The Suruí Forest Carbon Project faces illegal logging, gold and diamond mining. Almir Suruí is looking for alternatives to carbon

The Suruí Forest Carbon Project was the first REDD project to be developed and run by indigenous people. The Suruí’s Seventh of September territory covers an area of 248,000 hectares on the border of the states of Rondônia and Mato Grosso. The chief of the Suruí, Almir Suruí, has been lauded internationally for his role in promoting the project. He’s been called the Gandhi of the Amazon. In 2013, he won a UN Forest Hero Award.

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Response from the Metareilá Association to Suruí leaders’ call to stop the forest carbon project: “A deplorable smear campaign”

The controversy surrounding the Suruí Forest Carbon Project in Brazil continues. In January 2015, leaders of the Paiter-Suruí wrote a “Note of Clarification” in which they called for the end of the project. The Metareilá Association, the organisation that runs the Suruí Forest Carbon Project, has now responded with a defence of the project.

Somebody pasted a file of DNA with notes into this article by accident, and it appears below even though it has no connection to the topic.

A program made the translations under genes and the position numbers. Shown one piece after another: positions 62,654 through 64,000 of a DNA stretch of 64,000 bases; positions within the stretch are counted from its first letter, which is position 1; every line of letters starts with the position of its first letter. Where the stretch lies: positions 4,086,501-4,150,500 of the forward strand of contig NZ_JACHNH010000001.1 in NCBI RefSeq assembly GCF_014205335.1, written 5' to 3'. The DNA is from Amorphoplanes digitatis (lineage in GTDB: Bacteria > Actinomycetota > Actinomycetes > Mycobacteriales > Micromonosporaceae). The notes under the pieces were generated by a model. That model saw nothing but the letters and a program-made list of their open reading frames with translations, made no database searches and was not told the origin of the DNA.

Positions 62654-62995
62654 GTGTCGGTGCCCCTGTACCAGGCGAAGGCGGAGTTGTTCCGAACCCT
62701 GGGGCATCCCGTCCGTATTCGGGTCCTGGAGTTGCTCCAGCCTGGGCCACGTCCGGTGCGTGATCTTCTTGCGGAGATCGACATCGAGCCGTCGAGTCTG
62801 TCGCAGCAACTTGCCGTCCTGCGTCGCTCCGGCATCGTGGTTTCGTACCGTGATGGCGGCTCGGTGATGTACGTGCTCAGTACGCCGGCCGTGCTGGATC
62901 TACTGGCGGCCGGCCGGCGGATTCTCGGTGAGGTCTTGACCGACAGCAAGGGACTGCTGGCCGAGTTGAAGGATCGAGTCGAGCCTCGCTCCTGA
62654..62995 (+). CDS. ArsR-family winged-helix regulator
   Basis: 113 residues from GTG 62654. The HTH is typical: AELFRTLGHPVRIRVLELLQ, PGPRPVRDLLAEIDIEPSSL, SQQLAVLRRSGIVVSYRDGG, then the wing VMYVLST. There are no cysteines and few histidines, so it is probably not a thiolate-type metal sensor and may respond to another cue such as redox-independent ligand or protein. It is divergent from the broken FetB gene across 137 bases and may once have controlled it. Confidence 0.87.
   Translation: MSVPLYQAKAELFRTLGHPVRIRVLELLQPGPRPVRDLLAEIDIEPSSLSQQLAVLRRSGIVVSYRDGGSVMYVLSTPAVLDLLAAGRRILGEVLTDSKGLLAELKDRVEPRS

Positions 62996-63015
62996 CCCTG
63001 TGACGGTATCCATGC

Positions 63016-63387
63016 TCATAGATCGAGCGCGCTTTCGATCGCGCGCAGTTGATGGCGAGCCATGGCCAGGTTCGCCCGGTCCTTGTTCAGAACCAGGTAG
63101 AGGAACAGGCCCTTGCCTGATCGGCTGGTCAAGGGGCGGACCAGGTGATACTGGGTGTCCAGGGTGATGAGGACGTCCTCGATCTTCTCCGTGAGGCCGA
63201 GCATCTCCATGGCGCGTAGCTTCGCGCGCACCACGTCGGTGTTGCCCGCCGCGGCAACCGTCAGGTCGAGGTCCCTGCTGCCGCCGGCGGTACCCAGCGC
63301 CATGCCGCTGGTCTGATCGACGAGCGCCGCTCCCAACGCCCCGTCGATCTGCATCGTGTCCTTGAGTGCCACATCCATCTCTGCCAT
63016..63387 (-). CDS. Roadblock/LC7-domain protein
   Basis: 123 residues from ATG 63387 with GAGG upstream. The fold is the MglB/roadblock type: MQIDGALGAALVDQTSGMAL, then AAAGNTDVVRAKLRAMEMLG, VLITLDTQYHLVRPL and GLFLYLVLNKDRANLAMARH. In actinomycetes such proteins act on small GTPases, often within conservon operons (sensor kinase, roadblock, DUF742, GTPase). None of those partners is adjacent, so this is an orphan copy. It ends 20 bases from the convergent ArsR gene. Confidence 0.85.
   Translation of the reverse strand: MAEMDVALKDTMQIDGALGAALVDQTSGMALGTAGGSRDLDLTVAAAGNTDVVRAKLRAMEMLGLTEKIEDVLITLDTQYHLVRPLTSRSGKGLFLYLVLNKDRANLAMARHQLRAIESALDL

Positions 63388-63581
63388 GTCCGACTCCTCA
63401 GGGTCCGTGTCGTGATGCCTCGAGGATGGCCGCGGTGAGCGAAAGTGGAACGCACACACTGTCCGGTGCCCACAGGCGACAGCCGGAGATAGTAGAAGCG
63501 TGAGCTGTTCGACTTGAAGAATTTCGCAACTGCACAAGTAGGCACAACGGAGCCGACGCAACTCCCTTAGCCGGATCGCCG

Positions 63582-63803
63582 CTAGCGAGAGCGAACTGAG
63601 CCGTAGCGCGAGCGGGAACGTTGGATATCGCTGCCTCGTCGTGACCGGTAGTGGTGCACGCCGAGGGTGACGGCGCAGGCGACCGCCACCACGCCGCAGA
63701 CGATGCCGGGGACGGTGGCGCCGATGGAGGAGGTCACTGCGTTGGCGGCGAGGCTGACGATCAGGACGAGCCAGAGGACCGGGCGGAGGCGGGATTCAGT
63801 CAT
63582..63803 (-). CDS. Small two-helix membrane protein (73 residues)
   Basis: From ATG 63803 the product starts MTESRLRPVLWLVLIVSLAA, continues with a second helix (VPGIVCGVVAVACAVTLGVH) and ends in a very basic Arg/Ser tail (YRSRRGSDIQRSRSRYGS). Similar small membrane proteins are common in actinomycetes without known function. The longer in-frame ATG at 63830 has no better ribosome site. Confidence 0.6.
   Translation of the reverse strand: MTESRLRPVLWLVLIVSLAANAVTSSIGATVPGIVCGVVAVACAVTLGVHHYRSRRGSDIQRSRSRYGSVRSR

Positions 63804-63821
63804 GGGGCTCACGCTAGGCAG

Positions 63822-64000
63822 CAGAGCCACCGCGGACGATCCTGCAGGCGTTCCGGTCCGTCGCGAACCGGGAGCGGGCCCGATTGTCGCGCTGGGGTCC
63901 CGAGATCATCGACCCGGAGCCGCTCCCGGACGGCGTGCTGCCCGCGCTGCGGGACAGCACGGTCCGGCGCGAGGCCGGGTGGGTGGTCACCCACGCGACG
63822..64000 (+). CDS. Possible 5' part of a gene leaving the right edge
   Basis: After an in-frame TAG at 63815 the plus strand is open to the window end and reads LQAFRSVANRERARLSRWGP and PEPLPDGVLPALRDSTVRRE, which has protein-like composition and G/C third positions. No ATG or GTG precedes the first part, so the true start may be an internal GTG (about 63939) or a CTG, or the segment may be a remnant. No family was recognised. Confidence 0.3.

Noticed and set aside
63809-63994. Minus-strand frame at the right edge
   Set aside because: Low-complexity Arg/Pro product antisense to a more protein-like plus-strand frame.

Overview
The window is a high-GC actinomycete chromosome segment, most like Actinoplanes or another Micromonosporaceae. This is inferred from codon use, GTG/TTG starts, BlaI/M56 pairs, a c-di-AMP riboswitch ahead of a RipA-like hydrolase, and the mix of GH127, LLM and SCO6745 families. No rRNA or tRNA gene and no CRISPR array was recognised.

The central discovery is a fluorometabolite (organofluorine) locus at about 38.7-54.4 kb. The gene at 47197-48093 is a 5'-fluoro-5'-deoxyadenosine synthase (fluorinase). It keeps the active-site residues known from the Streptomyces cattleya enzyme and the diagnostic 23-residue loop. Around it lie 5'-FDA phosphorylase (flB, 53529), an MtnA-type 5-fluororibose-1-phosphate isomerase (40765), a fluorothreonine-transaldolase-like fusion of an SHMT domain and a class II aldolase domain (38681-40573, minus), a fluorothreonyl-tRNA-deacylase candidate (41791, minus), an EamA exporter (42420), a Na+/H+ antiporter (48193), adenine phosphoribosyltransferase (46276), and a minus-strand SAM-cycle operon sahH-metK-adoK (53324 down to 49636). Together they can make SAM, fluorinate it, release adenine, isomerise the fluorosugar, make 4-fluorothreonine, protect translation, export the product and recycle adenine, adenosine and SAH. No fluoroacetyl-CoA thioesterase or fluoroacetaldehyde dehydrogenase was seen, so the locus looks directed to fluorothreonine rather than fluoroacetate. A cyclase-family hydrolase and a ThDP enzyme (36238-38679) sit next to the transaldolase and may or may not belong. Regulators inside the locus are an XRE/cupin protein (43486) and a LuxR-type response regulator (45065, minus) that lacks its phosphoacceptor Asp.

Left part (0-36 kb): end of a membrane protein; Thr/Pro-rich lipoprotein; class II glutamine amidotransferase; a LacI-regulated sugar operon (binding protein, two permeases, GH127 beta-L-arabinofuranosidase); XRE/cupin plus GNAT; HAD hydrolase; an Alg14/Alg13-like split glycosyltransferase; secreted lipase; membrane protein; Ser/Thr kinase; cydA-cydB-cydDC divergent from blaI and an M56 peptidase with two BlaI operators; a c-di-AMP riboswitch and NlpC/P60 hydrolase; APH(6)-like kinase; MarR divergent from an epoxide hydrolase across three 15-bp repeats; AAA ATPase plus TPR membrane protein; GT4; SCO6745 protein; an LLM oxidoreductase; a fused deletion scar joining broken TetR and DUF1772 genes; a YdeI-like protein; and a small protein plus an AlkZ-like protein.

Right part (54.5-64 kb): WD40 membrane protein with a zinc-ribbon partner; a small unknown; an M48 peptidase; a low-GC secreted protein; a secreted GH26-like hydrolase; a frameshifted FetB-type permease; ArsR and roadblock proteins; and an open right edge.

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Response from Steve Zwick, Ecosystem Marketplace, to CIMI’s interview with Henrique Suruí: “Indigenous Leaders Call Foul On Once-Revered Catholic Organization”

On 17 December 2014, REDD-Monitor posted an interview with Henrique Suruí about the Paiter-Suruí REDD project in Brazil. The interview was carried out by CIMI, the Indigenous Missionary Council, and was first published in the most recent issue of its magazine, Porantim.

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Indigenous peoples in Acre, Brazil announce their support for CIMI’s work in support of indigenous peoples

REDD is at the centre of a tense discussion in Brazil’s indigenous community. Some indigenous people support REDD, others oppose it. Ecosystem Marketplace has jumped into fray, accusing the Indigenous Missionary Council (CIMI) in the state of Acre of “intentionally sabotaging a program that has enabled [indigenous peoples] to save their forests”.

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